Handling a Deceased Spouse’s Credit Card Debt in Wisconsin

1316486_mock_credit_card_2 sxchu username highwing.jpgWhen a spouse dies, most people are understandably overcome by grief. Unfortunately, in Wisconsin, a surviving spouse may also be burdened by their deceased loved one’s credit card debt.

In most states, when a credit card debt is in only one spouse’s name, the debt will be paid out of the estate. Any credit card debt that exceeds the assets in the estate is never paid and a spouse cannot be forced to pay the debt.

Wisconsin, however, is one of ten marital property states. This means any debts incurred by either spouse are generally deemed to be jointly held. According to Wisconsin law, a surviving spouse will generally be held responsible for the individually acquired credit card debt of a deceased spouse.

Important exceptions do exist. For example, a surviving spouse may not be held responsible for a debt that was acquired by their deceased spouse before or during the marriage if used to pay an obligation that preceded the marriage. In some cases, a surviving spouse may only be required to pay those debts he or she directly benefited from such as utility or healthcare payments. A surviving spouse is always responsible for any outstanding debts related to a jointly held credit card.

After one member of a married couple passes away, the executor of his or her estate must provide notice of the death to all creditors, including credit card companies. A copy of the notice letter should be maintained in the executor’s records.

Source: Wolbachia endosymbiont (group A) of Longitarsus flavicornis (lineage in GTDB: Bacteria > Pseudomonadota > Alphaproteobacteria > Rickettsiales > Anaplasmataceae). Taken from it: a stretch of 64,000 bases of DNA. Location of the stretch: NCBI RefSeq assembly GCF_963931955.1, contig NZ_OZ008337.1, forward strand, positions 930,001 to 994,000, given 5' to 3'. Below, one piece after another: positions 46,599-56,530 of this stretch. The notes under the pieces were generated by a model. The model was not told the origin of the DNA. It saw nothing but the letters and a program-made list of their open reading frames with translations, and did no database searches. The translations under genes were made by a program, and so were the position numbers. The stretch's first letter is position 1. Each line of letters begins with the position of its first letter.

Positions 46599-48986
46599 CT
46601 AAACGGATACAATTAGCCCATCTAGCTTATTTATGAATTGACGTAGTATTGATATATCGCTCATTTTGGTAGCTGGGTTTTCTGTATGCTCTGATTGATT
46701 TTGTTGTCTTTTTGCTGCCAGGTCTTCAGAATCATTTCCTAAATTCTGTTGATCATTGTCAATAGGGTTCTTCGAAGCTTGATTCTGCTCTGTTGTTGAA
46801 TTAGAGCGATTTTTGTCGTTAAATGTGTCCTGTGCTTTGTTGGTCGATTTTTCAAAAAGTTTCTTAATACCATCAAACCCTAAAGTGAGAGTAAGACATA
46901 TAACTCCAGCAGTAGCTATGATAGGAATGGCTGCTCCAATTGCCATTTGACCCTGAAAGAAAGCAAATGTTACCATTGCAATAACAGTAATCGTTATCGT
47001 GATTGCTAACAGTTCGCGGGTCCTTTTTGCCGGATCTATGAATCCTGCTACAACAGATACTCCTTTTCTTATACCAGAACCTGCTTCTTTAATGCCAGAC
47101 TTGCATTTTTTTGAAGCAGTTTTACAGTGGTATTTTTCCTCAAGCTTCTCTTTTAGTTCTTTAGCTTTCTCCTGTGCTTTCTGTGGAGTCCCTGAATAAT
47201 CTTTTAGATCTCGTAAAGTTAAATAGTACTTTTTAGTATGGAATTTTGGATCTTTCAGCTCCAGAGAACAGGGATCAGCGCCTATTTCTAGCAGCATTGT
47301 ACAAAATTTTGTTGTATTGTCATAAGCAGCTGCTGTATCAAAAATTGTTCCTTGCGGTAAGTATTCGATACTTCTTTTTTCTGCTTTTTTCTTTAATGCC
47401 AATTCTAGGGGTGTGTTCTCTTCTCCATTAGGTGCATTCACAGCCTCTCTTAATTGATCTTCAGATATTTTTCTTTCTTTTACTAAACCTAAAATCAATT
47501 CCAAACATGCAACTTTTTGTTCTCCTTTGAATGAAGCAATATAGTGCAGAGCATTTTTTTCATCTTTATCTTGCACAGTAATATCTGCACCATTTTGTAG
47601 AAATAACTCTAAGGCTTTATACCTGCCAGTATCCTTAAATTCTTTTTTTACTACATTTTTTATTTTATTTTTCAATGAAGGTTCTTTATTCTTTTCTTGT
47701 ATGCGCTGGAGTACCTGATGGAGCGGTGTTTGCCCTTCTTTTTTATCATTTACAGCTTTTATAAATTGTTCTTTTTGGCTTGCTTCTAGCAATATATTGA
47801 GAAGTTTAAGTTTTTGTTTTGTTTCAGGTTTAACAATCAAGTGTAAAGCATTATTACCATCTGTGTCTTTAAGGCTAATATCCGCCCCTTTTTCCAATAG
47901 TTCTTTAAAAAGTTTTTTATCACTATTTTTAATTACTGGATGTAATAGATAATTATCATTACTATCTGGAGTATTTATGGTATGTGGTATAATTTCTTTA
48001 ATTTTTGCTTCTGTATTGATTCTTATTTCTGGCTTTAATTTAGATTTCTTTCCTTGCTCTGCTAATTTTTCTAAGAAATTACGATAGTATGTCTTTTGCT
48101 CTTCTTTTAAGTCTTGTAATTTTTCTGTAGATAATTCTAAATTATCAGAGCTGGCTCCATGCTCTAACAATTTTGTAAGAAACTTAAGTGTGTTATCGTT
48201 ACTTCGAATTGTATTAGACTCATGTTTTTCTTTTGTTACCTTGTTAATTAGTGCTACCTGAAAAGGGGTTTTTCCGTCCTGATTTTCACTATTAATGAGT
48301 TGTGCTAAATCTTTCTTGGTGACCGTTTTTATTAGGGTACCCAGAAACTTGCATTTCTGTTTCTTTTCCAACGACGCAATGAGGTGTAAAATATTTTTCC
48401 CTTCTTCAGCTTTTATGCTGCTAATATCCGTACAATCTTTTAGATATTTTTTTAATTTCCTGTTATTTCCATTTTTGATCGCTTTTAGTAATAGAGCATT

The Credit CARD Act of 2009 provides that no late or annual fees may be charged by a credit card company while a decedent’s estate is being settled. In addition, the estate is also provided with 30 days during which to pay the final outstanding balance on a credit card without incurring additional interest charges. If you are contacted by your deceased spouse’s creditors, you should refer them to the executor of your spouse’s estate. If you are the executor, you should not discuss the debt until you determine what assets remain, whether the debt is valid, and whether you are responsible for the debt. If your spouse died with outstanding credit card debt, you should contact an experienced wills, trusts, and estates lawyer to assist you in settling your spouse’s estate.


To discuss your deceased loved one’s estate with a knowledgeable attorney, call Attorney Daniel J. Krause at (608) 268-5751 today. At Krause Law Offices LLC, our hardworking Wisconsin probate lawyer is available to answer your questions about serving as an executor or the process for closing an estate. Mr. Krause assists clients throughout the State of Wisconsin with probate matters, wills, trusts, powers of attorney, health care documents, and a host of other estate planning tools. To schedule a free consultation with a dedicated estate planning lawyer, please contact Krause Law Offices LLC through our website.

More Blogs:

Estate Planning for Deployed Military Members in Wisconsin, Wisconsin Probate & Estate Planning Lawyer Blog, September 4, 2012
Milwaukee Case Demonstrates Why Merely Creating a Will is Not Always a Sufficient Estate Plan in Wisconsin, Wisconsin Probate & Estate Planning Lawyer Blog, August 7, 2012
Additional Resources:

Handling Credit Card Debt After the Death of a Spouse, by Bill Hardekopf, thestreet.com

Photo credit: highwing, Stock.xchng